19/9/17 Types of Covenants (Part 2)
- Joint or several: The former bind both or all the covenantors together; the latter hind each of them separately. A covenant may be both joint and several at the same time, as regards the covenantors; but, as regards the covenantees, they cannot be joint and several for one and the same cause, but must be either joint or several only. Covenants are usually joint or several according as the interests of the covenantees are such; but the words of the covenant, where they are unambiguous, will decide, although, where they are ambiguous, the nature of the interests as being joint or several is left to decide. The former relate to land generally and place the covenantee in the position of a specialty creditor only; the latter relate to particular lands and give the covenantee a lien thereon.
- Executed or executory: the former being such as relate to an act already performed; while the latter are those whose performance is to be future.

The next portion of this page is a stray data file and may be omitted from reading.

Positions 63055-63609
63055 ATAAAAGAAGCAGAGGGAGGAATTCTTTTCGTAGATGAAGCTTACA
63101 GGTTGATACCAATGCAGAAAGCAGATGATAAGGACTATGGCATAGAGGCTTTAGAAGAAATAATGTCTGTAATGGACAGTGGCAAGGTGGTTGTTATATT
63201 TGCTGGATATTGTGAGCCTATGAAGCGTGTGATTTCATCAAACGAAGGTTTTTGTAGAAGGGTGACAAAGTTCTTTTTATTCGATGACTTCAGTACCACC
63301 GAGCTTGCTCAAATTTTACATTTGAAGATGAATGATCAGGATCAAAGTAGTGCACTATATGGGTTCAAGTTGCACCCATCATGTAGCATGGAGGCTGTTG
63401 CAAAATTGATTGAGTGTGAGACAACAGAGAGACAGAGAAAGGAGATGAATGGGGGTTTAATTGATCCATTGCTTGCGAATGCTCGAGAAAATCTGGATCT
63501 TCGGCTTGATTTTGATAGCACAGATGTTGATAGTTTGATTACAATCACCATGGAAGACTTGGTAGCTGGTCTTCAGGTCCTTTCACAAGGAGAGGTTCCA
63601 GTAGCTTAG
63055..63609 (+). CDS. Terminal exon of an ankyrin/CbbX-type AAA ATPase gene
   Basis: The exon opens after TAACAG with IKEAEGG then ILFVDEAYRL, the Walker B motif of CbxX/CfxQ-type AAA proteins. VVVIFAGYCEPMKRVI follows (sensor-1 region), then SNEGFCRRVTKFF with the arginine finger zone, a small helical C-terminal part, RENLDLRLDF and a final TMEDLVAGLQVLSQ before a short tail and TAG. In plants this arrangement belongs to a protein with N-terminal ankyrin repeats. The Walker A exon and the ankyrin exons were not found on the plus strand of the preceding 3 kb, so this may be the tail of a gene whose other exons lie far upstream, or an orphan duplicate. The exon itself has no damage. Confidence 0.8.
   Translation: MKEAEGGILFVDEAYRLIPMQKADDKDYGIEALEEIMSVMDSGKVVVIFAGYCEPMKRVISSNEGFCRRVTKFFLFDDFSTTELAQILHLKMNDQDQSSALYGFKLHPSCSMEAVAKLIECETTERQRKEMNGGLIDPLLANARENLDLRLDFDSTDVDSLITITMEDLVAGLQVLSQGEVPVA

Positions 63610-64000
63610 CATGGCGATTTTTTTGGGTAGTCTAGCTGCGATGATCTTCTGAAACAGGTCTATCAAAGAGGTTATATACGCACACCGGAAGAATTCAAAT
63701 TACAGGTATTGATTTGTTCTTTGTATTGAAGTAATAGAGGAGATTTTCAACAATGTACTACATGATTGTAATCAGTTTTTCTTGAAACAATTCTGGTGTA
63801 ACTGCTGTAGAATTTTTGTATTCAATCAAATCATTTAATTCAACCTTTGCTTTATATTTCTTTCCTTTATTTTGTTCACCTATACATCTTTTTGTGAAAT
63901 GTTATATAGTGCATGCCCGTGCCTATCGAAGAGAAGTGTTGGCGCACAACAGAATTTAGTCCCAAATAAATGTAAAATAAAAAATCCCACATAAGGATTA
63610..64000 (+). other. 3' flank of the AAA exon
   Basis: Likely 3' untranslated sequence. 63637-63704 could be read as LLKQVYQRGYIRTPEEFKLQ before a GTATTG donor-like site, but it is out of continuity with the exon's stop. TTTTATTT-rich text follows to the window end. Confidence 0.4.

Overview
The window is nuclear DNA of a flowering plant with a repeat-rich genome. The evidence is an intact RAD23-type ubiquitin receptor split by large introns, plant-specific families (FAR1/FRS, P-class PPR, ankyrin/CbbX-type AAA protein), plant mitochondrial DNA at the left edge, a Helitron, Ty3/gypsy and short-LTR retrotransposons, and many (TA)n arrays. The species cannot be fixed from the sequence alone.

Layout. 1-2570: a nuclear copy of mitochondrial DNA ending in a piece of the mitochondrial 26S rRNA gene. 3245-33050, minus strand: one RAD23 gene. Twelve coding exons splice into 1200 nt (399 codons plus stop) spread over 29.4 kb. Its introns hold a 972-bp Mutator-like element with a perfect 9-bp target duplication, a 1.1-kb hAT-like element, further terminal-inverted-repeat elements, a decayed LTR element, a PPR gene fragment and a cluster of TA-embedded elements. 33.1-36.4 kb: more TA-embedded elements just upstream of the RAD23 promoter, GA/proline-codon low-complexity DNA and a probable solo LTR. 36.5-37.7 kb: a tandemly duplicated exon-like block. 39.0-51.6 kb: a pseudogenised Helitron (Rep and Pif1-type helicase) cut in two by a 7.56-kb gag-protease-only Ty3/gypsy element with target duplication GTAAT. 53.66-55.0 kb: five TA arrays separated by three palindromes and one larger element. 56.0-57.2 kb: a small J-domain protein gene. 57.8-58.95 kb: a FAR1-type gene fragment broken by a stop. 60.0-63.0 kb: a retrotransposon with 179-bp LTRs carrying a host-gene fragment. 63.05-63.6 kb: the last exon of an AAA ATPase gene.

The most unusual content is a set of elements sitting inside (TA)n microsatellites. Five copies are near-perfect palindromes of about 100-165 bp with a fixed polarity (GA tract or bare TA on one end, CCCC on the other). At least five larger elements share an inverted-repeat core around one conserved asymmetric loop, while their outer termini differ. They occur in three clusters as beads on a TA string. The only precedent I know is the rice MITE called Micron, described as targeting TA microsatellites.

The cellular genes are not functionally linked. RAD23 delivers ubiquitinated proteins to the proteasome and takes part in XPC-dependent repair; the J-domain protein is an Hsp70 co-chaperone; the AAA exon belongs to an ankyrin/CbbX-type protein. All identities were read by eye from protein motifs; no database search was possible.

- Affirmative or negative: the former being those in which the party binds himself to the existence of a present state of facts as represented or to the future performance of some act; while the latter are those in which the covenantor obliges himself not to do or perform some act.
- Declaratory or obligatory: the former being those which serve to limit or direct uses; while the latter are those which are binding on the party himself.
- Real and personal: A real covenant is one which binds the heirs of the covenantor and passes to assignees or purchasers; a covenant the obligation of which is so connected with the realty that he who has the latter is either entitled to the benefit of it or is liable to perform it; a covenant which has for its object something annexed to, or inherent in, or connected with, land or other real property, and runs with the land, so that the grantee of the land is invested with it and may sue upon it for a breach happening in his time. In the old books, a covenant real is also defined to be a covenant by which a man binds himself to pass a thing real, as lands or tenements. A personal covenant, on the other hand, is one which, instead of being a charge upon real estate of the covenantor, only binds himself and his personal representatives in respect to assets. The phrase may also mean a covenant which is personal to the covenantor, that is, one which he must perform in person, and cannot procure another person to perform for him.
In our next e-Legal Lesson we’ll include the last part of this classification of covenants.